According to recent studies, 25% of people in the workforce experience some type of career transition each year. Of this, 17% are recent graduates eager to start their life’s long pursuit. But half of all new hires leave a position within the first eighteen months.
It’s important for recent grads to transition into careers as smoothly as possible. It is equally as important for organizations to find the right fit. In order to combat these challenges, organizations need to have a robust employee onboarding program. Onboarding helps new hires adjust to social and performance aspects of their jobs so they can quickly become productive members of their organization. PrideStaff Financial has put together tips for successful onboarding to help your organization’s new hires acclimate as quickly as possible, and become productive competent members of your team.
Three Levels of Onboarding. The degree to which your organization maximizes its onboarding program falls into three categories: Passive, High Potential, and Proactive Onboarding. Passive onboarding is an unsystematic way of covering general compliance and role classifications of an organization. But it fails to address the cultural and technical aspects of how the organization functions; 30% of all businesses fall into this category. High Potential onboarding goes focuses on providing new hires with a sense of both formal and informal organizational norms. At this level, a new hire is introduced to the vital interpersonal relationships and networks that help the organization and its teams function. Proactive onboarding is considered a “best practices” approach. It is a systematic strategic human resource management program that not only encompasses compliance and cultural norms, but also social norms and thorough job clarification. Proactive onboarding ensures that a new hire fully understands their job, all related expectations of their job, and has access to any resources necessary to help them achieve organizational goals.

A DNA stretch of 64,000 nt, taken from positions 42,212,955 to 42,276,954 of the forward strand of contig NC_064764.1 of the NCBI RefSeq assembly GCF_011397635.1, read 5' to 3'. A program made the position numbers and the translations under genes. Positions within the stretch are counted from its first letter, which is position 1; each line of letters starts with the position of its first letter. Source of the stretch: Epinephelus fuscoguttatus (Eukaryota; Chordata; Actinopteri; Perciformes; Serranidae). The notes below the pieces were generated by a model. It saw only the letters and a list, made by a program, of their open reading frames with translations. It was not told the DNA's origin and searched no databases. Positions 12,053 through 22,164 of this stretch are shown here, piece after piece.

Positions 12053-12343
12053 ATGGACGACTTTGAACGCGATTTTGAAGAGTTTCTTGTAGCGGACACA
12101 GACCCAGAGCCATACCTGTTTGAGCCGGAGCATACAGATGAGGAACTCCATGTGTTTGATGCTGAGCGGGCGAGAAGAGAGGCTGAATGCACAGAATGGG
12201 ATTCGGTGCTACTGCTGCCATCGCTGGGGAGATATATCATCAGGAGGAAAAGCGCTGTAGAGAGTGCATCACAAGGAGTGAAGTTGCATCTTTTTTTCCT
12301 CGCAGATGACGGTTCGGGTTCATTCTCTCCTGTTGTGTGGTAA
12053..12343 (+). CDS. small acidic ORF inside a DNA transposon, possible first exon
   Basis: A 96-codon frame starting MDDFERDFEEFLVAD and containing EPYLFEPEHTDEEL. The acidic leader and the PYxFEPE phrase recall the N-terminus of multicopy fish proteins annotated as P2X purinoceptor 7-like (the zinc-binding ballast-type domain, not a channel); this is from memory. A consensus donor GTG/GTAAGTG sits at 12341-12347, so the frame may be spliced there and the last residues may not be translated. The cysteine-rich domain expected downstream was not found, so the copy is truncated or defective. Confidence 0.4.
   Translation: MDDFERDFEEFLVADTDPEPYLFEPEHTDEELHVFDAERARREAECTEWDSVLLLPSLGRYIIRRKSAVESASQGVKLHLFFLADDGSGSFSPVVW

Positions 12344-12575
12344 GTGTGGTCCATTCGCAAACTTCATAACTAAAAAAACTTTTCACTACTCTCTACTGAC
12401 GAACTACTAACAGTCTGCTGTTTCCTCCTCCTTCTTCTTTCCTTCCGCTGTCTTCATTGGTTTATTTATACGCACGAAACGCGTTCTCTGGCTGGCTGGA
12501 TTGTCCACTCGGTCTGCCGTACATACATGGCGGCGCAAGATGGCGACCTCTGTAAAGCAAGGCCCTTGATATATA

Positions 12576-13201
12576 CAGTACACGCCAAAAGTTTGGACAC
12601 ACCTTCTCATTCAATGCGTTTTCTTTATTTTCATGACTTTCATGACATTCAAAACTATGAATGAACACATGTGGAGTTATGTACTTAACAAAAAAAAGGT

Short-Term Outcomes for Onboarding. Monitoring a new hire’s transition is part of onboarding success. There are three key areas to monitor: Self Confidence – motivating a new hire on a “job well done” not only leads to better job performance but to a strengthened commitment of organizational goals from your new hire. Social Integration – meeting and starting to work with organizational insiders is an important aspect for a new hire. A new hire that has established effective working relationships is less likely to leave the organization; thereby decreasing high organizational turnover. Lastly, Knowledge of fit within the organization – understanding the political culture, goals, and values of an organization helps new hires navigate their place within that culture. These outcomes are important indicators of an employee’s adjustment, satisfaction and commitment to your organization.
Long-Term Outcomes for Onboarding. New hires help an organization accomplish specific long-term goals. The degree to which they can do this will be affected by the strength of your organization’s onboarding program. Focusing on outcomes such as job satisfaction and productivity gives a new hire the support they need; creating a sense of stability and commitment to your organization.